The Varones voter's guide to the California propositions

California has a mess of propositions up for voting on November 8. Some are a bit confusing. Following are my views on the initiatives. Please correct me if I'm wrong on any of them.

Prop 73: YES. This would require a 48-hour waiting period and parental notification for minors wanting abortions. While pro-abortion groups are going nuts about this, it's a pretty minimal and reasonable hurdle. Teenage girls who just found out that they are pregnant are not necessarily in a calm and rational state of mind. Forty-eight hours to think it over and a discussion with the parents are a good idea. Opponents raise the case of abusive parents, but the proposition allows for the minor to see a judge instead. Groups like Planned Parenthood would obviously facilitate minors applying to judges. Minors need parents' permission for a school trip to a museum or to get a tattoo. It's asinine to say that they should get invasive, and often psychologically traumatic, surgery without parental involvement.

Prop 74: YES. Most teachers are good; some are really bad. The current tenure system makes it very difficult to get rid of bad teachers. Once you teach for two years, you pretty much have to be caught on video molesting kids to get fired. This measure would simply postpone the no-accountability date to five years.

Prop 75: YES. This would require unions to get approval from members before using their dues for political contributions. Unions should be in the business of collective bargaining, not owning the state legistlature.

Prop 76: YES. Schwarzenegger's "live-within-our-means" initiative is common-sense and necessary reform. It would limit spending increases to the rate of revenue growth (trailing three-year average). The California budget was recently a disaster, and is currently kept afloat only by borrowing from the future and reaping a flood of property taxes from the housing bubble. Without reform like this, California will be really screwed at the next economic downturn.

Prop 77: YES. Politicians have gerrymandered their districts so that they cannot lose. In fact, even with an angry electorate in the 2004 elections, of the 153 congressional and state legislative races, not a single seat changed parties. This reform would take redisticting out of the hands of the politicians and put it in the hands of a nonpartisan panel of retired judges. If you oppose Proposition 77, you're either an incumbent or an idiot.

Prop 78: NO. This is a pharmaceutical industry attempt to pre-empt the really bad Proposition 79. If Prop 78 gets more votes than Prop 79, it would void Prop 79. Prop 78 is certainly way less bad than Prop 79, but I'm saying no to both.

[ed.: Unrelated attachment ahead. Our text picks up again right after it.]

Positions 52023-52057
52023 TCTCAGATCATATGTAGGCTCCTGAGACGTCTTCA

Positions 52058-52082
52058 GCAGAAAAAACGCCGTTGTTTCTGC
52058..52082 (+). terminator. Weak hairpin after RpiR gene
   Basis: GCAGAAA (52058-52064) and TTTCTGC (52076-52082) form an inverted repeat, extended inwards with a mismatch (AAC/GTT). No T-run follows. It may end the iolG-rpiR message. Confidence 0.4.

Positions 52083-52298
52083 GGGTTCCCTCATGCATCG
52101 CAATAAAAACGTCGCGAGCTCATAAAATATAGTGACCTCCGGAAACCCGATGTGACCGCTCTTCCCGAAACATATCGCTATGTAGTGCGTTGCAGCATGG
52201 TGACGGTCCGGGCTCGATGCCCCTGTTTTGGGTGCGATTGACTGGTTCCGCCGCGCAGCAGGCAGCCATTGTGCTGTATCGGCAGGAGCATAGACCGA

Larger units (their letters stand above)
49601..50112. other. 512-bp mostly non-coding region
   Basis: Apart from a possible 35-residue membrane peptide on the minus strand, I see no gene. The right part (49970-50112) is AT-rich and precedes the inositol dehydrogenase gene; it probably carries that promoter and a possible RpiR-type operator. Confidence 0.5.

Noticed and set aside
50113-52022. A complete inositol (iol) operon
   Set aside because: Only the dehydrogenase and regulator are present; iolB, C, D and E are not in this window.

Prop 79: NO. This is a large and bureaucratic state drug program. It is probably irrelevant as either the federal government or drug companies will probably overturn it in court. Save the millions of dollars and years in legal costs and vote no.

Prop 80: NO. This is bad re-regulation of California's electricity market.

1 comment:

Mark Wilson said...

Prop. 73 is designed to make abortion harder to obtain. It is not for a doctor or a court to determine whether or not a girl is in the right state of mind to have an abortion. But that's a moral argument. The legal argument against Prop. 73 is that making something difficult to obtain has the same effect as making it illegal.

Prop. 74 is designed to make it easier to fire teachers. In addition to making it easy to fire bad teachers, it would also make it easy to fire good teachers.

Prop. 75 is designed to decrease unions' influence in elections, yes. But it does so without placing similiar restrictions on corporate donations. Unions and corporations are two sides of the same coin, and to place restrictions on one without placing similar restrictions on the other is disingenous. Corporations should be in the business of selling goods and services and making profit, not owning the state legislature.

Prop. 76 is ridiculous on its face, as it gives the governor broad control of the budget. Schwarzenegger has shown that he does not have fiscal control of the state, and he is itching to cut social programs to pay back the $2 billion he borrowed in 2003.

Prop. 77 is not as democratic as it first appears. A careful reading of the text of the legislation -- which would amend the state constitution, by the way -- reveals that, yes, a redistricting plan approved by the Special Masters would go into effect regardless of whether or not voters ultimately reject it, and the politicians already in place under a rejected proposal would serve out their terms, anyway. There are better ways to go about redistricting, like eliminating section (2)(F)(g).

Kudos to your voting no on 78.

But 79 is a different matter. Currently, the very poor are covered by Medicaid for prescription drugs. The elderly are covered by Medicare. The middle class have insurance programs through their jobs. But what about the so-called working poor who are not provided with insurance through their jobs? Prop. 79 covers these people, and it does it better than Prop. 78, since 79 requires drug companies to provide prescription drugs to the state at a discount.

And as for Prop. 80, did you live in California from 1999-2002? The rolling blackouts and the Enron fiasco were direct results of electricity deregulation. Suddenly, the state had no control over the cost of energy, and when an artificial shortage was created, the state was helpless. Public utilities are just that -- public -- and should be regulated by the state, since everyone's demand for power, water, and heat is inelastic.

Happy Super Tuesday!